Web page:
Europe

French Election: Commission probes Macron hacking as voters prepare to have their say

France's election campaign commission said Saturday that it is examining the reported hacking attack on candidate Emmanuel Macron's political movement and subsequent document leaks online.

It urged French media not to publish the documents, warning that some of them are "probably" fake. It also urged citizens not to relay the data on social media to protect the integrity of the French vote.

French electoral law imposed a blackout Saturday and most of Sunday on any campaigning and media coverage seen as swaying the election, to allow voters a period of reflection before casting their ballots.

The Macron team asked the campaign oversight commission Saturday to bring in cybersecurity agency ANSSI to study the hack, according to a government official who spoke to The Associated Press on condition of anonymity because they weren't authorized to discuss the details publicly.

ANSSI can only be called in for cases where the cyberattack is "massive and sophisticated" — and the Macron hack appears to fit the bill, the official said.

Someone on 4chan — a site known, among other things, for cruel hoaxes and political extremism — posted links to a large set of data Friday night.

Macron is seen as the favorite going into Sunday's runoff against far-right leader Marine Le Pen, with most polls showing him leading the National Front candidate by double digits. 

The hacking incident comes at time when many have said that the future of the European Union and its currency, the Euro, hang in the balance depending on what voters decide Sunday.

Macron, a former investment banker and centrist, is widely seen as being pro-immigration and in favor of continuing and strengthening the European Union. 

Le Pen, a hard-right nationalist, is in favor of closing borders and protecting the French economy from the force of globalization. She is the daughter of Jean-Marie Le Pen, a convicted Holocaust denier who has dismissed the Nazi gas chambers as a "detail of history."

Fears of hacking, fake news manipulation and Russian meddling clouded the French campaign but had largely gone unrealized — until late Friday's admission by Macron's campaign that it had suffered a coordinated online pirate attack had led to the leak of campaign emails and financial documents. It was unclear who was behind the hack and the leak.

U.S. intelligence agencies said they have definitive evidence that Russia was behind the hacking of Democratic email accounts, with the aim of benefiting Donald Trump's campaign and harming his Democratic opponent, Hillary Clinton.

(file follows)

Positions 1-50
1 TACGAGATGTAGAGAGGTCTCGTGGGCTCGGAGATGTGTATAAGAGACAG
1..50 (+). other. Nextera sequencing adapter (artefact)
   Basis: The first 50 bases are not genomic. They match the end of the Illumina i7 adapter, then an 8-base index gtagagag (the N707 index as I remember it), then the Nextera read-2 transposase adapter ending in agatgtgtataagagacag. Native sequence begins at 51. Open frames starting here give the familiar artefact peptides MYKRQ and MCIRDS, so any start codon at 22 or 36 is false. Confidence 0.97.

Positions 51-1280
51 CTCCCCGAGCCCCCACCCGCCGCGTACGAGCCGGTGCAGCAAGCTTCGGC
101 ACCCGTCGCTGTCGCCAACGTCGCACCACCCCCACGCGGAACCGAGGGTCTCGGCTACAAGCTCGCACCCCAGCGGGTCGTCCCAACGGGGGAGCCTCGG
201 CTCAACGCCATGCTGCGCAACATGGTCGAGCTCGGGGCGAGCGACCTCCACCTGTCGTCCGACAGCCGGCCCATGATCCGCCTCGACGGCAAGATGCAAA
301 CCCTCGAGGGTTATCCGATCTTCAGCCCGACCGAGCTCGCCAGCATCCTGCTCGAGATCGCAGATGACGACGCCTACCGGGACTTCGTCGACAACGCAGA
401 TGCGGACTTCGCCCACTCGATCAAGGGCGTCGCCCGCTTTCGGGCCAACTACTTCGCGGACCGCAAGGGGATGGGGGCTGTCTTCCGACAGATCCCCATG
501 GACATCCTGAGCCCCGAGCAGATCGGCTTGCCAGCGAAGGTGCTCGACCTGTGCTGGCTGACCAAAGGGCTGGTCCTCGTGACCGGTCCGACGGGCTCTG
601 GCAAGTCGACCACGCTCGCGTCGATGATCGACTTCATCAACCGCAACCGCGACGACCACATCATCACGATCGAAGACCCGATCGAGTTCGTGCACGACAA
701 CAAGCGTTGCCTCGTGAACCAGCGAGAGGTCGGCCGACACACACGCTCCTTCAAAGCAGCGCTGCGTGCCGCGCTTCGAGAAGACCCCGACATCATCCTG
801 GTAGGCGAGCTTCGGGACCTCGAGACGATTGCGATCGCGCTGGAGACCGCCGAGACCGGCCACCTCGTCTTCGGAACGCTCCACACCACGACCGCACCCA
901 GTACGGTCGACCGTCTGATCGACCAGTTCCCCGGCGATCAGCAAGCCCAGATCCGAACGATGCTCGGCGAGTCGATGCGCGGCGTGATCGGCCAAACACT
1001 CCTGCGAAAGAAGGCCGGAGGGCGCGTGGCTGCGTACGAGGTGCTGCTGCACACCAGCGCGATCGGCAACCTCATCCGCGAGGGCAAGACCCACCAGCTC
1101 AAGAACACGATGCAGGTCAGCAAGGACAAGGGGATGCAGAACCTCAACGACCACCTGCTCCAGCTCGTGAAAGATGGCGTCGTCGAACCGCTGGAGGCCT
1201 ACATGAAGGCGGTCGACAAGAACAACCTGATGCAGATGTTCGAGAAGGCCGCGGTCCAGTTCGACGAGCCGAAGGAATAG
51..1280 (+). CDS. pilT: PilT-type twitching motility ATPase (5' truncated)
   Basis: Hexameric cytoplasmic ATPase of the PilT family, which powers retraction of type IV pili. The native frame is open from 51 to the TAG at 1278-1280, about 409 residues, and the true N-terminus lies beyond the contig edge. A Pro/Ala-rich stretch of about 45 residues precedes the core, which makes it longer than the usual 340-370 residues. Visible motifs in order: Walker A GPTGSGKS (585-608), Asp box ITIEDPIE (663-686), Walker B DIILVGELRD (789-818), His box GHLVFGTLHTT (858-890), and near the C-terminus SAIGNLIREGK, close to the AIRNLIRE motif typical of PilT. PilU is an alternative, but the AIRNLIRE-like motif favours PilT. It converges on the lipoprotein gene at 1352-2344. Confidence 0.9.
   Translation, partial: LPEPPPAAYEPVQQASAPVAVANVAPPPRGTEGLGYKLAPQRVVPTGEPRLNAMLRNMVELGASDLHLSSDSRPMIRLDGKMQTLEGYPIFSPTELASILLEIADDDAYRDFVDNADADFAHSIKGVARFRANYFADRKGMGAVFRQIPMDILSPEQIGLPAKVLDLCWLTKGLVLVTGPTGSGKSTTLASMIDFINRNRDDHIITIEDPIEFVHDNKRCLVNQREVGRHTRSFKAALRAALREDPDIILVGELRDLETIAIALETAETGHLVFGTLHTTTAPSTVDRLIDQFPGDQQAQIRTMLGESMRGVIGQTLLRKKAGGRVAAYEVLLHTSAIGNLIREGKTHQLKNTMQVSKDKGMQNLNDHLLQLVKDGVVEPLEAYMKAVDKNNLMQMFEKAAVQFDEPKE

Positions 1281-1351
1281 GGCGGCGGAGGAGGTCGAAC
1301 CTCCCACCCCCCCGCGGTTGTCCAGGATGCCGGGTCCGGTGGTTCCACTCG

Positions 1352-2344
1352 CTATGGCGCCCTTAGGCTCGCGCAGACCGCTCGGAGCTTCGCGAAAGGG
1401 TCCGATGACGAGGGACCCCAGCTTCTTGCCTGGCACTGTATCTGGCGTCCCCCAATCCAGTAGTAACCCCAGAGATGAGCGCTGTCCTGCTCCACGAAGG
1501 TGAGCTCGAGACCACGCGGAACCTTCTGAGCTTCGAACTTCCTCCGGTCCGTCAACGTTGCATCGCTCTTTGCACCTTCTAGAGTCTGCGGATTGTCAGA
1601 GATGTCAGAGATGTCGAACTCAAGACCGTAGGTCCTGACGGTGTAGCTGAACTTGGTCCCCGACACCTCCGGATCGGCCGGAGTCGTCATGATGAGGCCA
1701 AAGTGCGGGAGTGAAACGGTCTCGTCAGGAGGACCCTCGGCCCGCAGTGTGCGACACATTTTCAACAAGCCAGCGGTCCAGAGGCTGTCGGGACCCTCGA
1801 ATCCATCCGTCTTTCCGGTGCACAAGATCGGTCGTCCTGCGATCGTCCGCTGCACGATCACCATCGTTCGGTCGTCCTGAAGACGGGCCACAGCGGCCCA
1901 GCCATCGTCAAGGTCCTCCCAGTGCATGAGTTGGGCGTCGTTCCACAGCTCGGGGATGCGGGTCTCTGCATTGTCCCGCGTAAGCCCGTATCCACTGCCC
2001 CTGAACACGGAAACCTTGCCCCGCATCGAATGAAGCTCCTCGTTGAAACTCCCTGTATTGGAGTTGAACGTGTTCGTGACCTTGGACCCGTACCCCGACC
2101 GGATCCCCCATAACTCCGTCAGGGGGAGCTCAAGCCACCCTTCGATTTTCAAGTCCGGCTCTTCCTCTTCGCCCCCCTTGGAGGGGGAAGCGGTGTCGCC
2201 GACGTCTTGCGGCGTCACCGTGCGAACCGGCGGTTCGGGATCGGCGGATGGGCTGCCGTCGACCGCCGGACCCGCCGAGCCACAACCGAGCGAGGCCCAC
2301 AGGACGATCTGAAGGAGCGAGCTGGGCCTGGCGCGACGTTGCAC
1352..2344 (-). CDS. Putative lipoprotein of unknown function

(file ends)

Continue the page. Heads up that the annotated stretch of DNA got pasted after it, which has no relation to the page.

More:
Putin has long denied such claims. On Tuesday, during a tense meeting with German Chancellor Angela Merkel, the Russian president was forced to again deny reports of Russian meddling in international elections.

Merkel said she was confident that Germany can weather any disinformation campaign targeting Germany's upcoming election. Asked about the threat during the news conference, she cited two recent incidents of what she described as "gross misinformation."

Le Pen, meanwhile, told The Associated Press that she believes she can pull off a surprise victory in the high-stakes vote that could change Europe's direction.

Le Pen has lately played down her plans to quit the EU and the euro, saying this may not be her top priority. But if she wins, the euro will fall around 5 percent in the immediate aftermath, a Reuters poll found this week.

A campaign blackout starting minutes after the Macron team announcement means that Le Pen's campaign can't legally comment on the leak.

In a statement, Macron's En Marche movement said the hack took place a few weeks ago, and that the leaked documents have been mixed with false documents to "seed doubt and disinformation" and destabilize Sunday's presidential runoff. Hillary Clinton's U.S. presidential campaign suffered similar leaks, and also said that authentic documents were mixed with false documents.

The documents' release just before France enters a roughly two-day-long blackout means that the leak may have very little impact beyond the overheated world of Twitter and Reddit.

On the other hand, the messages' release just before France's political machinery shuts down for the weekend might mean that talk of the leak - regardless of its veracity - will dominate dinner table conversations as French voters make up their minds Saturday.

The candidates stopped campaigning at midnight Friday to give voters a day of reflection before the election. It's a stark choice: Le Pen's anti-immigration, anti-European Union platform, or Macron's liberal, pro-EU stance.

From depressed northern France to the streets of Paris, few voters seemed aware Saturday of the hacking attack on Macron's team — although several were looking forward to the end of a vitriolic campaign.

In Henin-Beaumont in northern France, where Le Pen will cast her ballot on Sunday, 28-year-old Thomas Delannoy said the campaign "looks like reality TV." The construction painter called the electoral process "laughable," saying that neither candidate had a platform he could identify with.

Macron will vote Sunday in the seaside town of Le Touquet, where his wife Brigitte went for a walk Saturday with her daughter and grandchildren.

The Associated Press contributed to this report